In a world where digital communication is king, where you can get the latest news on your mobile phone, it’s easy to forget the fact that for many years the humble radio was the only method in which many people received information on world affairs. The assumption – which still rings true today – was that if you can control communication, you can control the population. This of course was no more true than in the Eastern Bloc during the Cold War – state controlled media would broadcast only the information the state wanted you to see or hear, and more often than not this would be a straightforward propaganda exercise directed against the West.
The Unites States National Security Council recognised this, and decided that a response was required – albeit without official links to the U.S. government. The CIA was therefore tasked with generating this response. Richard Cumming’s “Cold War Radio: The Dangerous History of American Broadcasting in Europe, 1950 – 1989” is the story of the radio based facet of this response, which would take shape in Radio Free Europe and Radio Liberty. The Director of Security for Radio Free Europe and Radio Liberty for 15 years from 1980 onwards, Cummings’ experience as a Russian linguist serving in the US Air Force in Berlin in the 1960’s places him in the perfect position to supply this examination.
The subtitle “The Dangerous History of American Broadcasting in Europe, 1950 – 1989” is no understatement. There can be little doubt that being involved with what was a major thorn to the Eastern Bloc was something of a health risk – particularly if you happened to be an émigré broadcasting an anti-state message to your countrymen. Cummings examines in great detail the cases of Georgi Markov (murdered in true James Bond style with ricin administered by a jab from the tip of an umbrella on Waterloo Bridge), and Emil Georgeseu (the recipient of various death threats, and extremely close shaves with assassination), and we hear stories of people being bundled into car boots or simply “disappearing”. This is old-school espionage at its very best, and Cummings’ presentation does not let it down.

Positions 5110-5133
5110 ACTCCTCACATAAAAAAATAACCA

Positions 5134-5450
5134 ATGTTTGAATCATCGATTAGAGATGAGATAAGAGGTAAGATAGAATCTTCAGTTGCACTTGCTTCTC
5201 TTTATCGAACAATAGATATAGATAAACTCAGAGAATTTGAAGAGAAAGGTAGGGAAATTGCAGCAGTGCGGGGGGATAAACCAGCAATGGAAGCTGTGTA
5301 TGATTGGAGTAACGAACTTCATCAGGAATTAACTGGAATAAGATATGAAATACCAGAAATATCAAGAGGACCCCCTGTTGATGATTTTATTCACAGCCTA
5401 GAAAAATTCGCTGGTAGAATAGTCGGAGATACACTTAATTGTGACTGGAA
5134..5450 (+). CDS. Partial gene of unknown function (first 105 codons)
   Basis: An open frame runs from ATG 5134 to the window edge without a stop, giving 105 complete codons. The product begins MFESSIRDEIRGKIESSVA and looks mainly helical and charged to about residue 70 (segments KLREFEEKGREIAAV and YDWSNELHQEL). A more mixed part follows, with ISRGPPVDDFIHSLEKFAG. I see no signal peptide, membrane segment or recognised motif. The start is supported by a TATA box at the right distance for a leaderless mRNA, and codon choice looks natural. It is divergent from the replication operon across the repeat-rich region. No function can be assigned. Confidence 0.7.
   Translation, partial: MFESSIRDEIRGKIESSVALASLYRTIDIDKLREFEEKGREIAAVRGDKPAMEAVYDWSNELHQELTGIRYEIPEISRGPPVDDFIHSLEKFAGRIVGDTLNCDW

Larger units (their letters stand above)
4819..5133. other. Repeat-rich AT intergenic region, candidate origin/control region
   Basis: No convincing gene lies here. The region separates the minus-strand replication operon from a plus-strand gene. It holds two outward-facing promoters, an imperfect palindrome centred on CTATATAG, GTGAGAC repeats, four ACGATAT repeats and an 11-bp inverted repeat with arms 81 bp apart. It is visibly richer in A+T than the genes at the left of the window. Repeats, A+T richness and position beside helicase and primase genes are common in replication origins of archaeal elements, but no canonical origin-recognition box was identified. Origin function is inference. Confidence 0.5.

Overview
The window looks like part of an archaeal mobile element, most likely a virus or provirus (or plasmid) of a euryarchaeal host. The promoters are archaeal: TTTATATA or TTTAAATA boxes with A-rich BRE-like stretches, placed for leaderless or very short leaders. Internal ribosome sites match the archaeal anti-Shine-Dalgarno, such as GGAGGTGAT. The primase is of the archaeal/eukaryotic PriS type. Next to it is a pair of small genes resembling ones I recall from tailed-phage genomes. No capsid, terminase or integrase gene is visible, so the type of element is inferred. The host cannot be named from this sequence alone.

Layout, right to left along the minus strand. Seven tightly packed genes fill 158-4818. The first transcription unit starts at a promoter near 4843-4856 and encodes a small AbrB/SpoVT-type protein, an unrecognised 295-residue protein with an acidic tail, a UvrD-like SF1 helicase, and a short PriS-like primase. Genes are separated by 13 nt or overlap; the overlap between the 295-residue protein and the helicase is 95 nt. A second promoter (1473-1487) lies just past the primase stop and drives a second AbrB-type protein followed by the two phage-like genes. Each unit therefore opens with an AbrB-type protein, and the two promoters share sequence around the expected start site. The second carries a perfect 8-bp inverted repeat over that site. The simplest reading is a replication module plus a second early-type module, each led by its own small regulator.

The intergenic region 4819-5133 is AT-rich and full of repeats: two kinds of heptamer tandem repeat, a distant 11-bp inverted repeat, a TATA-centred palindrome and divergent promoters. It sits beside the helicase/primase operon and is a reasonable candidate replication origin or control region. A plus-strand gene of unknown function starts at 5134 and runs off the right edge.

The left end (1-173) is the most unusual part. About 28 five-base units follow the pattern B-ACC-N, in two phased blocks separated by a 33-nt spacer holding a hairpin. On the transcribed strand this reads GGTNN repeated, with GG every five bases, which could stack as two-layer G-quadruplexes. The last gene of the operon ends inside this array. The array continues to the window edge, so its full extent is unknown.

As if he expects the reader not to believe that excuses offered included “the files have gone missing” or that taped conversations “have been recorded over”, he presents us with copies of the letters etc that conveniently do not manage to answer the questions posed.
Carlos the Jackal, and his role in the 1981 bombing of Radio Free Europe (Cummings was Director of Security at the time), also receives close attention. One of the world’s most infamous terrorists, Carlos positioned himself as an ally of the Eastern Bloc dictators. The bombing caused significant damage at RFE, and as if to underline the quality of his research, Cummings provides us with an extensive appendix which includes the plans Carlos’ group used for the bombing and copies of letters between Carlos and his fellow terrorist, Johannes Weinrich.
For anyone with even the slightest interest in the machinery of the Cold War, it’s safe to say that “Cold War Radio” deserves your attention – Radio Free Europe and Radio Liberty played a pivotal psychological role during the Cold War which has perhaps not been given the credence – in the West anyway – that it deserves.
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